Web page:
Coast Resorts Open Roads Forum: Are we considered "trucks" on the road?
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 > Are we considered "trucks" on the road?

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ron.dittmer

North-East Illinois

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Posted: 10/07/13 09:32am Link  |  Quote  |  Print  |  Notify Moderator

Dakzuki wrote:

In my state (Washington) if you're over 10,000 lbs you're a truck in the eyes of the law with regard to speed limits (and other things, like tire chain rules).
Boy we just make it under the wire. We are not quite 10,000 pounds when loaded.


2007 Phoenix Cruiser model 2350, with 2006 Jeep Liberty in-tow


rockhillmanor

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Posted: 10/07/13 10:35am Link  |  Quote  |  Print  |  Notify Moderator

X2 on the towing then you have to follow the lower speed.

BUT

There is a stretch in Illinois that the lower speed limit sign does say trucks and campers must abide by.

And my friend found it it DOES mean and include all campers and MH's too. Was a pretty hefty fine for going over the lower speed limit sign.

* This post was edited 10/07/13 10:57am by rockhillmanor *


We must be willing to get rid of the life we've planned,
so as to have the life that is waiting for us.


BruceMc

Oregon - Willamette Valley

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Posted: 10/07/13 11:05am Link  |  Quote  |  Print  |  Notify Moderator

Whether or not the truck law applies to RVs, I like to drive with the trucks on the open roads anyway. I usually find one that is either unloaded or carrying a light load and is making good time, then follow it at a safe distance, of course. When "drafting", if we get too close, we tend to be pitched side to side so I back off to the point where things settle down.
I usually get good mileage doing this as well!


'16 Forest River Sunseeker 2250SLEC Chevrolet 6.0L
Previously:
'00 Four Winds 26Q Class C (Ford E350 V10)
'96 Kit Sportsmaster 212f Fifth Wheel/'93 GMC Sierra K2500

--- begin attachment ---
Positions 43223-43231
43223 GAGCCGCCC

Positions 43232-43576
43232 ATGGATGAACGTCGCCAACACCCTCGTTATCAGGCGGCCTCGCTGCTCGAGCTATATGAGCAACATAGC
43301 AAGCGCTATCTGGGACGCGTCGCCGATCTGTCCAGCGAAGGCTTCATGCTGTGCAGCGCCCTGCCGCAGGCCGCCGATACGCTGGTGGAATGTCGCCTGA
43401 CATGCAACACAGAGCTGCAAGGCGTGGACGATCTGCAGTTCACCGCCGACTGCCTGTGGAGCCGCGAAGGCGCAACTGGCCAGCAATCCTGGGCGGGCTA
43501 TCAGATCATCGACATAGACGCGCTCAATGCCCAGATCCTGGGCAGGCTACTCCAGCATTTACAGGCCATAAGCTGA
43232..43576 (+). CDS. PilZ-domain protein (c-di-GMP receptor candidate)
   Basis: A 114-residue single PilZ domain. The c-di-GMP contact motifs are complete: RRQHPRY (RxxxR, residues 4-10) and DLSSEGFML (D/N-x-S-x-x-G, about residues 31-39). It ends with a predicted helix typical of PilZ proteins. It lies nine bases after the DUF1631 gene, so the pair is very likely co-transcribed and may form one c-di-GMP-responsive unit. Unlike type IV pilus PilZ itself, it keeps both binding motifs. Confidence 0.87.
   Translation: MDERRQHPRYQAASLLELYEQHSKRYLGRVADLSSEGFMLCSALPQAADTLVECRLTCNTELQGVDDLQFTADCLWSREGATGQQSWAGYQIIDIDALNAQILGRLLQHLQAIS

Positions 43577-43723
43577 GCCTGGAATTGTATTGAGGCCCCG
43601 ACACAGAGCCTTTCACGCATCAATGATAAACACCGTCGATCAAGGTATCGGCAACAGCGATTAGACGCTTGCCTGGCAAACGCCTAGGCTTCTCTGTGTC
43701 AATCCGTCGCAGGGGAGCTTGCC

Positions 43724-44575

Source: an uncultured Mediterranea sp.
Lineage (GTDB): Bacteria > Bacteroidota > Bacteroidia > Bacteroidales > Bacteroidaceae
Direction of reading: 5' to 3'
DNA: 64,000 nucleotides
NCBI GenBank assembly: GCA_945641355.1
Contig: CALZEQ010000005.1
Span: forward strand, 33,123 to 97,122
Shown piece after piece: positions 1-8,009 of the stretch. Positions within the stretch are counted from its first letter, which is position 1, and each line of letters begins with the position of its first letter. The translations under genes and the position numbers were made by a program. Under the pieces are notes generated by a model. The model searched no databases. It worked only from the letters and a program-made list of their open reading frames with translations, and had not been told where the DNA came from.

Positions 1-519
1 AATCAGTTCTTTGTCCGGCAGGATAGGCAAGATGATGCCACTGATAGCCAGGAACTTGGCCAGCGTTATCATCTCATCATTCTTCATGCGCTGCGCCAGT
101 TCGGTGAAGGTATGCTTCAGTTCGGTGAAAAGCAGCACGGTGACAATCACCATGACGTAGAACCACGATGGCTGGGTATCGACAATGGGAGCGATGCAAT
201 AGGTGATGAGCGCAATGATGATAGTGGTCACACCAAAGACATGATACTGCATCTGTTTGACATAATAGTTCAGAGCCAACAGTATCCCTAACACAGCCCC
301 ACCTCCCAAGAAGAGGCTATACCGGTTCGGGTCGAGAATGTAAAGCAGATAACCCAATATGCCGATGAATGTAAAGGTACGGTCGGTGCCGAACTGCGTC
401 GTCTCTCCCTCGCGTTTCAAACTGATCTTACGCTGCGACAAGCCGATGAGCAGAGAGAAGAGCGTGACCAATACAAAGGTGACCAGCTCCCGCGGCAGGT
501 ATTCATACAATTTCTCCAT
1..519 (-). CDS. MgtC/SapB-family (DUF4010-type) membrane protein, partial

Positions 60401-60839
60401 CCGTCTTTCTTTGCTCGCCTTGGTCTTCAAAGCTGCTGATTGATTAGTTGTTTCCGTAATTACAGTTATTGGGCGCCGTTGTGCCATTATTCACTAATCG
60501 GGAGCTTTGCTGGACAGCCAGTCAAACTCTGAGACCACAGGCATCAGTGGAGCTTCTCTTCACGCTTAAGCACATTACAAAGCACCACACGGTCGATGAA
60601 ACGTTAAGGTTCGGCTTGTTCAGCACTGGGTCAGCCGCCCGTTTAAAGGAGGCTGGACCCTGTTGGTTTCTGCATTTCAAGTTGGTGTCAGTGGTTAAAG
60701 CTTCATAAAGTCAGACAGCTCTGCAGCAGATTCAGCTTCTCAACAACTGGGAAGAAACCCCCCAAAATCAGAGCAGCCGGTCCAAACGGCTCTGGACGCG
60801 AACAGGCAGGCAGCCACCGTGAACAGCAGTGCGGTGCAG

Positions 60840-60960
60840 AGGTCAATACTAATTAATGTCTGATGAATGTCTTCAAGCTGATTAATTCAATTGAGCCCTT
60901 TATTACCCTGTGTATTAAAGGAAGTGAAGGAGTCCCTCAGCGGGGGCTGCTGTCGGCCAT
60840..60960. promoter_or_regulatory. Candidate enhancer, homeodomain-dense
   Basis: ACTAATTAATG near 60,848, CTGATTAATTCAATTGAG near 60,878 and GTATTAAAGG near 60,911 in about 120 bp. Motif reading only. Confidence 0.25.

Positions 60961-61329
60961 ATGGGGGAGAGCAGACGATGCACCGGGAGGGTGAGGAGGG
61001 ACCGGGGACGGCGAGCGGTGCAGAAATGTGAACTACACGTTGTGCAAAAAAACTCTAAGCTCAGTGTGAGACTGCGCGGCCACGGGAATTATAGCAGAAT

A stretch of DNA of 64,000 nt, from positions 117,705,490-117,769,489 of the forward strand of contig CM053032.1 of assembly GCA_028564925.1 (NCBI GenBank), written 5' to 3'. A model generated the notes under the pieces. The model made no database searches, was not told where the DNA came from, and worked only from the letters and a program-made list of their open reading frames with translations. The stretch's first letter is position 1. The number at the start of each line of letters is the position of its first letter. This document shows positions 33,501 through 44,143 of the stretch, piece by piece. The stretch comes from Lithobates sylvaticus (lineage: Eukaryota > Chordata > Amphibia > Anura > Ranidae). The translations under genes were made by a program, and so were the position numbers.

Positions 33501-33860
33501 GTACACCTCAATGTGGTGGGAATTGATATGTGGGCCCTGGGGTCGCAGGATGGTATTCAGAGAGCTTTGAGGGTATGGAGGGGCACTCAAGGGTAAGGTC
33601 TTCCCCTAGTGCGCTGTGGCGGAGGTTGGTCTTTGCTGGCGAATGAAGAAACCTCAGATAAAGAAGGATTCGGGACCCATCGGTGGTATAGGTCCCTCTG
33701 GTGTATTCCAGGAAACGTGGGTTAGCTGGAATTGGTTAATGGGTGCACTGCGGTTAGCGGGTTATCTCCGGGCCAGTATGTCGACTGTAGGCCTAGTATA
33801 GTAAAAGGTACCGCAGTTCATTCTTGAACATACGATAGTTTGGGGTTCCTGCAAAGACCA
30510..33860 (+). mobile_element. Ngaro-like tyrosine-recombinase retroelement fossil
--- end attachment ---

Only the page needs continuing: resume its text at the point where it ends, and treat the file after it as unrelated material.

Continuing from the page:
'91 SunLite poptop truck camper
and the first: a Wildernest flip-top canopy.


Jim Shoe

Amelia, OH

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Posted: 10/07/13 11:24am Link  |  Quote  |  Print  |  Notify Moderator

The easiest way to figure out a toss up situation: If the rules are more restrictive for cars, you're a car. If more restrictive for trucks, you're a truck. [emoticon]


Retired and visiting as much of this beautiful country as I can.


ron.dittmer

North-East Illinois

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Posted: 10/07/13 11:39am Link  |  Quote  |  Print  |  Notify Moderator

rockhillmanor wrote:

There is a stretch in Illinois that the lower speed limit sign does say trucks and campers must abide by.
I agree you completely.

But for the sake of this discussion: "When specific signage is not given, what rules do motor homes follow?"

Dakzuki

Carnation, Wa, USA

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Posted: 10/07/13 12:29pm Link  |  Quote  |  Print  |  Notify Moderator

ron.dittmer wrote:

rockhillmanor wrote:

There is a stretch in Illinois that the lower speed limit sign does say trucks and campers must abide by.
I agree you completely.

But for the sake of this discussion: "When specific signage is not given, what rules do motor homes follow?"